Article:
WASHINGTON — After President Donald Trump took office in 2017, Sen. Dick Durbin, D-Ill., started forging a relationship with Trump’s son-in-law, Jared Kushner, which helped pave the way for a historic bipartisan federal prison sentencing overhaul.
The Senate on Tuesday night passed the First Step Act on an 87-12 roll call. House members are lined up to pass the bill later this week and send it to Trump to sign.
The relationship survived the January controversy when Durbin said Trump called some countries “shithole” nations during a White House meeting on immigration.
At the height of the uproar, Trump tweeted, “Dicky Durbin totally misrepresented what was said” at the meeting. “Deals can’t get made when there is no trust.”
By then, Durbin and Kushner, a senior White House adviser, had developed enough trust to keep moving ahead on an issue where they had found common ground — federal sentencing and prison reform. Durbin has been on the issue for some ten years.
Kushner and his wife, Ivanka Trump, the presidential daughter who is also a senior White House adviser, invited Durbin to a dinner party at their house in the Kalorama neighborhood on July 18, 2017 and again on Oct. 3, 2017, Durbin’s office confirmed.
So when the Trump hurricane hit Durbin last January, the Durbin-Kushner criminal justice reform alliance weathered the storm.
For Kushner, the criminal justice issue is personal.
In 2004, his father, Charles, a real estate developer, pled guilty to filing a false tax return, illegal campaign contributions and witness tampering. He served about two years in a federal prison. The U.S. Attorney who prosecuted the senior Kushner was Chris Christie, who would go on to become the New Jersey governor. That helps explain why Christie, an early Trump backer, never has landed a role in the administration.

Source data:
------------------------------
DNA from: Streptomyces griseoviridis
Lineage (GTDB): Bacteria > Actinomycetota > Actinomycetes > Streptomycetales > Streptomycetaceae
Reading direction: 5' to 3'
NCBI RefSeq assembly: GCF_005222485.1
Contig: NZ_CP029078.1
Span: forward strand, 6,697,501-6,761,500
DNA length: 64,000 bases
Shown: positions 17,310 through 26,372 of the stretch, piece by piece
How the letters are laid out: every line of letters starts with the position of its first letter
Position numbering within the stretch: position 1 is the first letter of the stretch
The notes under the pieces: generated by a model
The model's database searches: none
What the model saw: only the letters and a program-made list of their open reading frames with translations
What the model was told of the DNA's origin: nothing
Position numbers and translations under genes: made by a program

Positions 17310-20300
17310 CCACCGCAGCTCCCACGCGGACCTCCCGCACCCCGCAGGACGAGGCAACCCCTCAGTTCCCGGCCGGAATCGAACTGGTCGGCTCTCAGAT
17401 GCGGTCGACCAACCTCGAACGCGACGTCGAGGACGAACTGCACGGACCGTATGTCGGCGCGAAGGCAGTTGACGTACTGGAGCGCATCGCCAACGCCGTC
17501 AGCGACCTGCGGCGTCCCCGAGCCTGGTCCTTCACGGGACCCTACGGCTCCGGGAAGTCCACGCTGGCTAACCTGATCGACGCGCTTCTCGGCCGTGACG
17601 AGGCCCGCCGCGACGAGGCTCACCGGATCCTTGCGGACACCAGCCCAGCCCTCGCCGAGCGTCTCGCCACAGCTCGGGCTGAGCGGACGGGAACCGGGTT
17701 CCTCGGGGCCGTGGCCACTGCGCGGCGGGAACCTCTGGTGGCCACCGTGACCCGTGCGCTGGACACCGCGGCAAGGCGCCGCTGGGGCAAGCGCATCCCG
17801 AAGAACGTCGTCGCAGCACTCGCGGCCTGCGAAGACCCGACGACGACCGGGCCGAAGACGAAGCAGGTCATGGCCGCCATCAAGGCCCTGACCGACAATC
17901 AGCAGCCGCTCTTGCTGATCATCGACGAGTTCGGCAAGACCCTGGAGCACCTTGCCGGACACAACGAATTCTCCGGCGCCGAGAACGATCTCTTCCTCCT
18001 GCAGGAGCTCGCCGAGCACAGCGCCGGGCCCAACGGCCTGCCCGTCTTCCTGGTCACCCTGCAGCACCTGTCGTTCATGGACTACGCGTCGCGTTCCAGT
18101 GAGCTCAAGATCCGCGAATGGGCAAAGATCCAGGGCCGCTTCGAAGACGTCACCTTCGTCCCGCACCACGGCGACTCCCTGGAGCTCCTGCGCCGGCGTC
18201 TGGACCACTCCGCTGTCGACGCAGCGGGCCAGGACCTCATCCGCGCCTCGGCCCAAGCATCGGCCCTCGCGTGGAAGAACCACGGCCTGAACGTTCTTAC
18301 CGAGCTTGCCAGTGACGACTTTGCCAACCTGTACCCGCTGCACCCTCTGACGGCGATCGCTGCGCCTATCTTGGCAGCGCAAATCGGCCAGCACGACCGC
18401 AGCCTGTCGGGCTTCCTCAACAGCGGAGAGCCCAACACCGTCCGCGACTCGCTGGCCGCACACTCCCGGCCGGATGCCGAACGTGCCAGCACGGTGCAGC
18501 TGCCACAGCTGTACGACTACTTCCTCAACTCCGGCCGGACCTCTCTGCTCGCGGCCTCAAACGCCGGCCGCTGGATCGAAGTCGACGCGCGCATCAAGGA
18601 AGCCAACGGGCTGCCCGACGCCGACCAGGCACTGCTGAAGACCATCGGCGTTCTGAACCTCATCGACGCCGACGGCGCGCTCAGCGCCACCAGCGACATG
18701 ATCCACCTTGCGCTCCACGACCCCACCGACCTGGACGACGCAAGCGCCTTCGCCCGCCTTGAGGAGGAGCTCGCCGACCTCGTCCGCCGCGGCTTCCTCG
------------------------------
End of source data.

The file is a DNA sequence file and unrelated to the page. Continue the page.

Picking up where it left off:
Bipartisan efforts to reform the sentencing system took place during the Obama administration, working with, among others, the influential conservative Koch Brothers network. Nothing happened because legislation was stalled by Senate Majority Leader Mitch McConnell, R-Ky.
The liberal Durbin has partnered with the conservative Sen. Mike Lee, R-Utah, on an issue that disproportionately impacts African-Americans and Hispanics. They were backed by a remarkable coalition of conservative and liberal groups who rarely agree on anything.
Durbin was trying to rectify a vote he said was one of his biggest mistakes — supporting, when he was in the House, a tough-on-crime measure that tied the hands of federal judges when it came to sentencing.
The First Step Act, when it becomes law, will impact nonviolent drug offenders and ends different sentences for crack and powdered cocaine, which ended up hitting minority offenders the hardest.
Durbin and Lee eventually cleared their first obstacle, winning the support of Senate Judiciary Committee Chairman Charles Grassley, R-Iowa.
The Illinois and Utah senators “caused me to look very definitely (at) some problems that we have in sentencing and the value of prison reform,” Grassley said at a press conference on Wednesday.
“And so in 2015 I went to these two gentlemen and said, ‘could we sit down and talk about maybe putting together a bill that we could all support?”’
Durbin, at the same presser, said after getting Grassley on board, “We were stopped on the floor of the Senate by Mitch McConnell either because of memories of Willie Horton or the fact that his caucus was split over the issue. He just wouldn’t touch it and we were stuck.
“Then came a breakthrough I never expected. The election of Donald Trump as president. What does that have to do with this? He brought his son-in-law to town, and his son-in-law Jared Kushner has a passion for prison reform because of a family experience and he wasted no time getting involved and engaged in the effort.
“We worked with him throughout this whole endeavor.
“The net result of it last night is nothing short of a historic vote that really changes our outlook on our system of justice, for the first time in decades. And it’s a dramatic change. I think it reflects the fact that we realize that just getting muscular and tough on the war on drugs isn’t enough,” Durbin said.
The name of Willie Horton, an African-American violent criminal, is used as shorthand to describe racist political ads or attacks, stemming from a 1988 campaign ad for Republican George H.W. Bush portraying Democrat Michael Dukakis as soft on crime.
Fears of being hit with a Willie Horton attack haunt politicians and have made criminal justice reform a hot-button political issue. Once Trump came out in support of the measure, McConnell relented. McConnell negotiated for some concessions and the blockade was lifted.
Each side compromised. Trump has a big victory. But Trump and Kushner needed Democrats, especially Durbin, to get the job done.